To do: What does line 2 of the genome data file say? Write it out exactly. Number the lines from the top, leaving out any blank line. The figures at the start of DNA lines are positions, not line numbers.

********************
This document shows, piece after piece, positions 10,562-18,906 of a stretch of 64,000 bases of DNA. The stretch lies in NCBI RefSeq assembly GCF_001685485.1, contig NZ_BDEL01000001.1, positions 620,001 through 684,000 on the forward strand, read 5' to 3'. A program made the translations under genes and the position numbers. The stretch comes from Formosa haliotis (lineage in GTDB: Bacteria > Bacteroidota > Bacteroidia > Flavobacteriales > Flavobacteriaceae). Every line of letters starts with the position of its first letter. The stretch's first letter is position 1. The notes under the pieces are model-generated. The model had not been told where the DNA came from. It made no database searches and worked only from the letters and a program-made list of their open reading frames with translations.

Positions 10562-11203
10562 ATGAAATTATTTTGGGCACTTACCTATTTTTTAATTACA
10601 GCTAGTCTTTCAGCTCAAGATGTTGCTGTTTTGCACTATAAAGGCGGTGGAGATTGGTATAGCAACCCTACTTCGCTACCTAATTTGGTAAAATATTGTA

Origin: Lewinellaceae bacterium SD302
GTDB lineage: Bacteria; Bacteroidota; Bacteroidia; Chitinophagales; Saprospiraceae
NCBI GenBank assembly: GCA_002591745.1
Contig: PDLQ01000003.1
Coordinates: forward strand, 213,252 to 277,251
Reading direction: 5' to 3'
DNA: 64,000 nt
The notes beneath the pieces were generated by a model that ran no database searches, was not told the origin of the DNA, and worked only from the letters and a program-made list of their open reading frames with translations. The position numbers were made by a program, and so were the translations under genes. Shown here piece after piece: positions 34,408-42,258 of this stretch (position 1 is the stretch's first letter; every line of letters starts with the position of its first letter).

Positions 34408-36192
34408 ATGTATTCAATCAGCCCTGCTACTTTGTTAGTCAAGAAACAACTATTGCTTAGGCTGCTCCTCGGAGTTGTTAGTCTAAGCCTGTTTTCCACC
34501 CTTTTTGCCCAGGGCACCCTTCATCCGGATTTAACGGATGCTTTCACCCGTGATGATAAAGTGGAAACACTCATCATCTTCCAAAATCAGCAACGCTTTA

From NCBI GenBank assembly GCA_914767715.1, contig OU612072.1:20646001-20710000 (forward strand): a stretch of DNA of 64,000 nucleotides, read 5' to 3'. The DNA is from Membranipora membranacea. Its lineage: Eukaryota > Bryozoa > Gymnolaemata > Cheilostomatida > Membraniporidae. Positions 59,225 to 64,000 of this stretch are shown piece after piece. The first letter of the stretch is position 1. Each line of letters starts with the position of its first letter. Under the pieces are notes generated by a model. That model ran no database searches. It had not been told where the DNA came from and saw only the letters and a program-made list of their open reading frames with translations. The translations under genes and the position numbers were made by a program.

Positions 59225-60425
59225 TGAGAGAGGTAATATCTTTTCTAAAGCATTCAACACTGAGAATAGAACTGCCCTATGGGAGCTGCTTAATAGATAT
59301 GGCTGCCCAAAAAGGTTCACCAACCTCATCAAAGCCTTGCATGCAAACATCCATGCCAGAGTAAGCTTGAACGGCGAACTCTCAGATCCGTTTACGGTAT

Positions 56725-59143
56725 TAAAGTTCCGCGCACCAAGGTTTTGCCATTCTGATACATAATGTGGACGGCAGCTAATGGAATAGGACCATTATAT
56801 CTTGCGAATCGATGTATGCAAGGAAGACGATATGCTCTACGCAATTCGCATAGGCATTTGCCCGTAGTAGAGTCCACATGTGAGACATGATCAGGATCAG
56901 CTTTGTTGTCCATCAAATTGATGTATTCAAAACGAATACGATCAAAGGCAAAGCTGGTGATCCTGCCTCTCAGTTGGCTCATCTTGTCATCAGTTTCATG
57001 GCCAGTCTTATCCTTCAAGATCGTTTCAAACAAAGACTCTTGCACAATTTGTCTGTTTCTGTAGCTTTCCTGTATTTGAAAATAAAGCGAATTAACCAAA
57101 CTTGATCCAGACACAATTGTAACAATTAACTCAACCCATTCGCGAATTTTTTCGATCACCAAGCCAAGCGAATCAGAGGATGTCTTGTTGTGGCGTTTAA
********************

Positions 10562-11203